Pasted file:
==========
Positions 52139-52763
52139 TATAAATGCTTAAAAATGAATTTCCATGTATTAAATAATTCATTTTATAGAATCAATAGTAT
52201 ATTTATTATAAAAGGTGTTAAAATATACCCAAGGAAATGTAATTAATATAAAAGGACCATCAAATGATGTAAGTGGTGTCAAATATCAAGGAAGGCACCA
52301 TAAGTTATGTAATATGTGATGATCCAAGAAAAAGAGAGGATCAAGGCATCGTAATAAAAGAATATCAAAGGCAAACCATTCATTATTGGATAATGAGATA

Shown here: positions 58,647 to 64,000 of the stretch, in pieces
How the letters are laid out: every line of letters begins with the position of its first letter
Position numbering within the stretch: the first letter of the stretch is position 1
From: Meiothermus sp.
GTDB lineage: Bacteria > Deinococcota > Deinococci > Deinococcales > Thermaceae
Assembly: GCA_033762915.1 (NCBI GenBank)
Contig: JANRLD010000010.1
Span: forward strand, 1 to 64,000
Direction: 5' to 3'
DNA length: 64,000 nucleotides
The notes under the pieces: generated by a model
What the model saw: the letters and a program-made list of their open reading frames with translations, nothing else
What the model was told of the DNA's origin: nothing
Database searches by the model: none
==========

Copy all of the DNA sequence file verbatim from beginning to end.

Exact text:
Positions 52139-52763
52139 TATAAATGCTTAAAAATGAATTTCCATGTATTAAATAATTCATTTTATAGAATCAATAGTAT
52201 ATTTATTATAAAAGGTGTTAAAATATACCCAAGGAAATGTAATTAATATAAAAGGACCATCAAATGATGTAAGTGGTGTCAAATATCAAGGAAGGCACCA
52301 TAAGTTATGTAATATGTGATGATCCAAGAAAAAGAGAGGATCAAGGCATCGTAATAAAAGAATATCAAAGGCAAACCATTCATTATTGGATAATGAGATA

Shown here: positions 58,647 to 64,000 of the stretch, in pieces
How the letters are laid out: every line of letters begins with the position of its first letter
Position numbering within the stretch: the first letter of the stretch is position 1
From: Meiothermus sp.
GTDB lineage: Bacteria > Deinococcota > Deinococci > Deinococcales > Thermaceae
Assembly: GCA_033762915.1 (NCBI GenBank)
Contig: JANRLD010000010.1
Span: forward strand, 1 to 64,000
Direction: 5' to 3'
DNA length: 64,000 nucleotides
The notes under the pieces: generated by a model
What the model saw: the letters and a program-made list of their open reading frames with translations, nothing else
What the model was told of the DNA's origin: nothing
Database searches by the model: none